The U.S. Department of Homeland Security (DHS) has announced an initiative to enhance customer service in three areas:
1. Telephone hotline;
2. Training videos; and
3. Streamlined adjudication of discrimination complaints for misuse of E-Verify.
On April 5, 2010, a new hotline (888-897-7781) will open for general inquiries, issues and complaints. It will be an automated phone line that will eventually take the caller to a live representative in one of four areas:
1. General E-Verify information;
2. Completing Form I-9;
3. Contesting an E-Verify case; and
4. Filing a complaint regarding possible discrimination or misuse of E-Verify.
The hotline presents a nice first option for those seeking general information or redress for issues raised during the E-Verify process. However, with more than 192,000 participating employers at more than 705,000 worksites nationwide currently use E-Verify, it remains to be seen whether the hotline will be properly staffed. If it is understaffed, long waits could dilute the utility of the hotline.
Training videos have been created by the DHS’s Office of Civil Rights and Civil Liberties and U.S. Citizenship and Immigration Services (USCIS). Each video is set up as re-enactments of real-world hiring scenarios in which the employees’ rights are considered to avoid potential discrimination or misuse of the E-Verify process. For now, there are two videos available. Each video is approximately 20 minutes long and is available for immediate viewing online at: www.dhs.gov/e-verify or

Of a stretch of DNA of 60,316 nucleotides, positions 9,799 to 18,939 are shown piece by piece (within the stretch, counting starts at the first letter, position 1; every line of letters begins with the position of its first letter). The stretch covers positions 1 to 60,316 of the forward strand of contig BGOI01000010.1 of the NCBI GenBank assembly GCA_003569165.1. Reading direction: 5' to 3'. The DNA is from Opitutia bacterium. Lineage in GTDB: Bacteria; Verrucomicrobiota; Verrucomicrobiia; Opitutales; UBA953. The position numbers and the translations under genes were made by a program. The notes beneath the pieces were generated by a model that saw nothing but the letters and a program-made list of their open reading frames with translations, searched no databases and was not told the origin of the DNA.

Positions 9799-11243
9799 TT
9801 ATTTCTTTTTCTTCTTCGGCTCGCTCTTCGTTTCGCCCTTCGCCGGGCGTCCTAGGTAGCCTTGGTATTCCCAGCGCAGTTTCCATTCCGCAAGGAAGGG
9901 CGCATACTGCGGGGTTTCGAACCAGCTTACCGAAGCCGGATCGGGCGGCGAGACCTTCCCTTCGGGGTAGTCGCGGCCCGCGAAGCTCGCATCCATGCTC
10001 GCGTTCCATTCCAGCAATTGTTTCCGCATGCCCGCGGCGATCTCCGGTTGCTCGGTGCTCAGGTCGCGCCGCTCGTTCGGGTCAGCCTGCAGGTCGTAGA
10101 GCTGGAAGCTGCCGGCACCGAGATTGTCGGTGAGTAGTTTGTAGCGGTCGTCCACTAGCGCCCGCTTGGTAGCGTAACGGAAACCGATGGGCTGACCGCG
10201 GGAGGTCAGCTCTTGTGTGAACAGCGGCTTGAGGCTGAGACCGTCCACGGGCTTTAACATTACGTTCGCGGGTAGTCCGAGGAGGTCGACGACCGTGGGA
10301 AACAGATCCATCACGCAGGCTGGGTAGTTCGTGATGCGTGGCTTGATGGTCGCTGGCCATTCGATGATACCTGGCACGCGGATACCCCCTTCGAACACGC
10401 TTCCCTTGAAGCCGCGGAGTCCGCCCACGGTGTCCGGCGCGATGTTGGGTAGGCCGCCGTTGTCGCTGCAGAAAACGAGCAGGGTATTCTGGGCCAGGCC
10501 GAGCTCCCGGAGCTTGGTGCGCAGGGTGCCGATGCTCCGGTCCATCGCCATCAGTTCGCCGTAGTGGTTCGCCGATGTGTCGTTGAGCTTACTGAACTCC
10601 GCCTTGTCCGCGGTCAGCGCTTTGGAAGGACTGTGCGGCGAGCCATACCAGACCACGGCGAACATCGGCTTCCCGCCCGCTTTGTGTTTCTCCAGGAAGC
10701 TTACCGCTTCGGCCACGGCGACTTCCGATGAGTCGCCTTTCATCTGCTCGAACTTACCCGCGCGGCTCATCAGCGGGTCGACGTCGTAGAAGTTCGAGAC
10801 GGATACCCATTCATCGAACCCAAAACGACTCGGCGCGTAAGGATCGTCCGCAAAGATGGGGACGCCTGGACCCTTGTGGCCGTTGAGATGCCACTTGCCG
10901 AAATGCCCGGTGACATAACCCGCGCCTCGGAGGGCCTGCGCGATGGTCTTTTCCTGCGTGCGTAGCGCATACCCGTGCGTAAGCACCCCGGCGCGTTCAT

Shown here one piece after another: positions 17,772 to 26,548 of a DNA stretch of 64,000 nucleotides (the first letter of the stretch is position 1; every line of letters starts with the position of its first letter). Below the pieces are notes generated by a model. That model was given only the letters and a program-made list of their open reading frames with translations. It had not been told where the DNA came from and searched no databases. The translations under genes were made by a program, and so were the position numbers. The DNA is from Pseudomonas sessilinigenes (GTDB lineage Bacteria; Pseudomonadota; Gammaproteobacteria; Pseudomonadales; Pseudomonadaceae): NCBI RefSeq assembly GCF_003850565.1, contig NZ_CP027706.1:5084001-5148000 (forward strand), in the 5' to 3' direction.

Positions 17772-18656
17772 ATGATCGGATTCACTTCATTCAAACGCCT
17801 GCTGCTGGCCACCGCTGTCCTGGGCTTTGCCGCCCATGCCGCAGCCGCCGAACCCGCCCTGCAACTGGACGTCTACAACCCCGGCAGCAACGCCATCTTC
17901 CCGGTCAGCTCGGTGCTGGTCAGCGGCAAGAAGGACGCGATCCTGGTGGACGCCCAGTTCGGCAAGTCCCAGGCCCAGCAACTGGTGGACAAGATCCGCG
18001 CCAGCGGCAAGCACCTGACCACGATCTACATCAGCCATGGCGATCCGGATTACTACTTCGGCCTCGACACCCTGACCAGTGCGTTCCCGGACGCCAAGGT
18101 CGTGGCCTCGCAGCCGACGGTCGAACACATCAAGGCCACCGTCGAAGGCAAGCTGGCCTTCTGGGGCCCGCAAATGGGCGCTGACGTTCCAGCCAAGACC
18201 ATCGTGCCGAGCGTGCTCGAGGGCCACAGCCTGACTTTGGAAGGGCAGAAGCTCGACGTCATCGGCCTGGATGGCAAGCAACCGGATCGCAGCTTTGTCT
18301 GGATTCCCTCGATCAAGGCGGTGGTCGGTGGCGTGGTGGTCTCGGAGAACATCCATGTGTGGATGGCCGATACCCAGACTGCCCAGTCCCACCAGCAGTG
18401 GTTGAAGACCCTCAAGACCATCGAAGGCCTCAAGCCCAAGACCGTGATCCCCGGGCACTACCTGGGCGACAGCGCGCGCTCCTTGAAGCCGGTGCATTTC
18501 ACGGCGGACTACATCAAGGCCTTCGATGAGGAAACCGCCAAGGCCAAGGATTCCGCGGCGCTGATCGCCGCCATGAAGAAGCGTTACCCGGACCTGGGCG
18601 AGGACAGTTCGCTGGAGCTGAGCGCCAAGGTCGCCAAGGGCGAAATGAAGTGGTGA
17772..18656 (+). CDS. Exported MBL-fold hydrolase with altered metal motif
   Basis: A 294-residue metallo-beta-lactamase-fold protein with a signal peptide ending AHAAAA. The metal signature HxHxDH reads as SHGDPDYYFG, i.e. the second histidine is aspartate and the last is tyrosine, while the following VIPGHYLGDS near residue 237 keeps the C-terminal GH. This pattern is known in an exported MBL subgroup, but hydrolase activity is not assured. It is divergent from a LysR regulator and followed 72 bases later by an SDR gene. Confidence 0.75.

www.youtube.com/ushomelandsecurity. The videos are intended to help employers understand their responsibilities under E-Verify and to inform employees of their rights.
Streamlined Adjudication of Discrimination and Misuse Complaints
The Department of Justice’s Office of Special Counsel (OSC) has begun a two-way referral program with USCIS on claims of E-Verify misuse. When USCIS receives complains of potential discrimination, it will refer them to OSC. And when OSC learns of potential employer misuse of E-Verify that does not fall within its enforcement area, it will refer the complaint to USCIS. This streamlined process is intended to move complaints more quickly to a final determination and, if required, an investigation. OSC may initiate investigations of: (1) discrimination based on citizenship, immigration status, or national origin; (2) document abuse as part of the I-9 process; and (3) retaliation.